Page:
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How to Improve Your Tennis Without Hitting Another Ball!

August 5, 2005 10:06 AM

by Dr. Robert Heller

To quote John McEnroe, as you read the title of this article I’m sure some of you are thinking, “You cannot be serious!” Well, in fact, I am! The mind is a powerful tool. It’s been estimated that most of us use only about 15% of its capacity.

One way to maximize our learning and performance is to correctly train the senses that we learn best with. The majority of individuals are largely visual learners. One of the most popular expressions is, “A picture is worth a thousand words.” If we see something clearly a number of times, there’s a good likelihood, we can remember it, copy it and reproduce it later on. It’s not an exact replication but more like an assimilation. We take in what we see and incorporate it with what we already know and do.

Imagery training has many names: guided imagery, visualization, mental rehearsal, and self –hypnosis are terms that describe methods that emphasis the visual modality of learning. The basic idea is, “If you can see it you can be it.”

I can remember as a youngster going to Forest Hills to watch the US Open during the early rounds where I could get up close to watch the players hit. I would spend the whole day there and watch their strokes or movement for hours on end. When I would play tennis the following day I would always seem to play a lot better. I hadn’t consciously focused on the details of what the players were doing. I just sought of took it all in and noticed I seemed to play better.

When I was teaching beginners the concept of hitting through the ball I would sometimes take 3 balls, place them one in front of the other in their strike zone and tell the student to “imagine hitting through all 3 balls.” If you close your eyes and think about it I’m sure most of you can “picture” 3 balls in a row and the racket moving forward past all each ball. This is a form of learning by association. Associating the words with a sequence of visual images.

Using visual imagery is not new, but yet is still not widely practiced in my experience. Years ago, Stan Smith was in a series of videotapes called Sybervision and it would show him from different angles and different speeds hitting different shots. The learner would watch the tape, absorb the images and copy it when they went on-court. There wasn’t an analysis of what he was doing it or how he was doing it, just a repetition of a “picture perfect” stroke.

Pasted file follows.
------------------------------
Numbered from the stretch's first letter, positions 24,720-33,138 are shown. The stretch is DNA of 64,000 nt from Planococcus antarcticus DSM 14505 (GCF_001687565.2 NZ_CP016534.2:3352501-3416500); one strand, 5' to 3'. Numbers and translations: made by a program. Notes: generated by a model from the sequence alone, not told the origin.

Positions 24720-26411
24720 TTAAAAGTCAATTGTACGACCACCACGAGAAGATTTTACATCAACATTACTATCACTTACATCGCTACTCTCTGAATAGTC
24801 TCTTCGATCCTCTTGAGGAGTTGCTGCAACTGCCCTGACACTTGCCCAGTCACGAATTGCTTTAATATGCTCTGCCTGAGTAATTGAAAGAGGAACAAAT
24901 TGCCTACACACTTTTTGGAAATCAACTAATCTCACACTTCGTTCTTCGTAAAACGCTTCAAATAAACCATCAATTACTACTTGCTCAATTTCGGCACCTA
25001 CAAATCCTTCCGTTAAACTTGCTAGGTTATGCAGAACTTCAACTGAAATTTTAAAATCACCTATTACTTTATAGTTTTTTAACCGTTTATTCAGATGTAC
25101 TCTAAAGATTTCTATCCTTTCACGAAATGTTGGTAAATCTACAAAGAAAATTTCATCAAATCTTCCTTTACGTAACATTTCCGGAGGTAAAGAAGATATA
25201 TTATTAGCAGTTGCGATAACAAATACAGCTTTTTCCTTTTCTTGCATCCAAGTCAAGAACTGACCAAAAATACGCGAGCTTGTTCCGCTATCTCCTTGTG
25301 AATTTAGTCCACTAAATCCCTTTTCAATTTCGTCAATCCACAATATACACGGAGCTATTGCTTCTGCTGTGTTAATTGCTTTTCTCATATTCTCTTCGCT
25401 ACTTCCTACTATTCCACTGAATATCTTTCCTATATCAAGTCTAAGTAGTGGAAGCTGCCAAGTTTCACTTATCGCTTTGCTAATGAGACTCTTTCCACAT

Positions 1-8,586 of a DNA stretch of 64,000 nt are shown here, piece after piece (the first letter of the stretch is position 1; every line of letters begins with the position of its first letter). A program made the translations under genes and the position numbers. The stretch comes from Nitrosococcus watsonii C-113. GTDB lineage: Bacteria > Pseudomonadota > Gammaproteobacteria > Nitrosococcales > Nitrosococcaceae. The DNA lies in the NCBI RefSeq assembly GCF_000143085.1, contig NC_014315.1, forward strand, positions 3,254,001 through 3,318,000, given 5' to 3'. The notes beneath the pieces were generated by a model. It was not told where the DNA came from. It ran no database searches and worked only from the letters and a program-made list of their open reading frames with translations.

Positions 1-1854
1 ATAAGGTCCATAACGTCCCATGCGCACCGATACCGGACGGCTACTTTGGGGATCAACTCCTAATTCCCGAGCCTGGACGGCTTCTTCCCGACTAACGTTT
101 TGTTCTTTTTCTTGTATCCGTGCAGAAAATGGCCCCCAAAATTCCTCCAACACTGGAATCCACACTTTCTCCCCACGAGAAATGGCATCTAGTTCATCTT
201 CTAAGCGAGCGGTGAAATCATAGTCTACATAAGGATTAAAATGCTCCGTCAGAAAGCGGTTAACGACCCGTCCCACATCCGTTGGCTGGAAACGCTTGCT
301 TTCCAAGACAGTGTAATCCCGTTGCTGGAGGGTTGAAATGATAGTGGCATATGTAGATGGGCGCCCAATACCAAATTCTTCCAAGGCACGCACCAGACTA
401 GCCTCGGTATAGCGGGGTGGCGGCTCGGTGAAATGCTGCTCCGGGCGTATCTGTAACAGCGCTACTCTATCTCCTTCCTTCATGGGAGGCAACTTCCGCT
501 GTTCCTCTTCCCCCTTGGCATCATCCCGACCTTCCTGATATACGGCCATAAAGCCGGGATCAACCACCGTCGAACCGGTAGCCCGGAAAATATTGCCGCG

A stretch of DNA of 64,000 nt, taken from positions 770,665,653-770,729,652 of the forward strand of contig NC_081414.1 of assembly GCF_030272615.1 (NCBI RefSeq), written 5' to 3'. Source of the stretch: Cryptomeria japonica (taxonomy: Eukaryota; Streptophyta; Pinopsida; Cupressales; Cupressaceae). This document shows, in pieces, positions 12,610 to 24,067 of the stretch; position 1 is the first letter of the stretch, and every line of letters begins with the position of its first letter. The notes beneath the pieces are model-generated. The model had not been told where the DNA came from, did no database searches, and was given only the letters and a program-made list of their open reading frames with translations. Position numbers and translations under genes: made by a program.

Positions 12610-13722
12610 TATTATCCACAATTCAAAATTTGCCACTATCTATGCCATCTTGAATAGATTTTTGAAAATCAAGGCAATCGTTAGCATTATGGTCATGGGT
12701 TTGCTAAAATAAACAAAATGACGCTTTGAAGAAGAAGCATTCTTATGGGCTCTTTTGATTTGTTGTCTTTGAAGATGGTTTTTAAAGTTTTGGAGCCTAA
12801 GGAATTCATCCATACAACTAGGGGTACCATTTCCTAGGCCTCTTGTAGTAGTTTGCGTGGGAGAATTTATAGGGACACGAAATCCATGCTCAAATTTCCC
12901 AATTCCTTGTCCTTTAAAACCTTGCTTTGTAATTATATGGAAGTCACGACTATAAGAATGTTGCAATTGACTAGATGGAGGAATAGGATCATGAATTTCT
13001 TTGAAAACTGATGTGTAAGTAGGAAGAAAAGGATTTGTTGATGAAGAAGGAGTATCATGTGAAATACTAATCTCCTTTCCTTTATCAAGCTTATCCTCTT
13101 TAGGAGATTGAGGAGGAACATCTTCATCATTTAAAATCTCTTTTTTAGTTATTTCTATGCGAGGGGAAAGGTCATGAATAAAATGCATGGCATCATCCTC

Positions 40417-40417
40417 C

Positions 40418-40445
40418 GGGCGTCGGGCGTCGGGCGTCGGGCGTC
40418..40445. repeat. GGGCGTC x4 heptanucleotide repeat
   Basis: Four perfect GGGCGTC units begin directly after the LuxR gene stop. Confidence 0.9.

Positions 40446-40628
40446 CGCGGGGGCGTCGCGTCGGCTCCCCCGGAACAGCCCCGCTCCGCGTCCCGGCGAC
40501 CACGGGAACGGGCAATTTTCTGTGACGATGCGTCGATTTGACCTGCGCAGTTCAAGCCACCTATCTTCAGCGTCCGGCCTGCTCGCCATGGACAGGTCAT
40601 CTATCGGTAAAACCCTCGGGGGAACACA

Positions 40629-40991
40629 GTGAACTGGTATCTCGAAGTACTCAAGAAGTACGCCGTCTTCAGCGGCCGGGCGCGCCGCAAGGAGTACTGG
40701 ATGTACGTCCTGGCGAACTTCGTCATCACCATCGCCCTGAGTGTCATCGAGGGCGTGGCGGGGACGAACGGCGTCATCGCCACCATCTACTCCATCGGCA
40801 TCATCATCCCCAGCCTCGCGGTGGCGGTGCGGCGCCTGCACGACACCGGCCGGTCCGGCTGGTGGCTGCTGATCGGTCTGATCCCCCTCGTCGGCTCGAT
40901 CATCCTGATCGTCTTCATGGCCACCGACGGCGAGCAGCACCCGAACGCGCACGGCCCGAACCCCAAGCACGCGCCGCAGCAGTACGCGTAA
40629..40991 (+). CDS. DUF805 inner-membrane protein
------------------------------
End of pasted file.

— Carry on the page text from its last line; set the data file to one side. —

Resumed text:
Golf greats Arnold Palmer and Jack Nicklaus have talked about their use of imagery since the 1970’s. Palmer would draw an imaginary line between his putter and the hole and picture the ball traveling along the path of the line until it feel directly into the hole.

Nicklaus reportedly focused on picturing the trajectory of his shots and saw them landing on the green close to the pin. He would do this as a part of his set up routine.

Chris Evert described that she would mentally prepare for an upcoming tennis match by picturing each point of the match in her mind the night before or hours before in the locker room.

Olympic skiers often view films of themselves coming down the racecourse identifying what they did well or poorly on different runs.

Today, commercial programs like Dartfish allow you to make a make a tape of your serve and then view it side by side a tape of Pete Sampras serving. This feedback allows you to clearly see what you are doing similarly or differently throughout the serving sequence.

Whether the “tape“ is in your head or on a computer monitor or television screen, by practicing “viewing” pictures and sequences of images you can improve your tennis.

Dr. Robert Heller is a psychologist, sports psychology consultant and certified tennis instructor based in Boca Raton, Florida. He is the author of the 2-volume mental conditioning CD-Rom program, “TENNISMIND.” For information on sports enhancement training, workshops and other services, contact him at (561) 451-2731, robertheller@adelphia.net or visit www.thewinningedge.usptapro.com.




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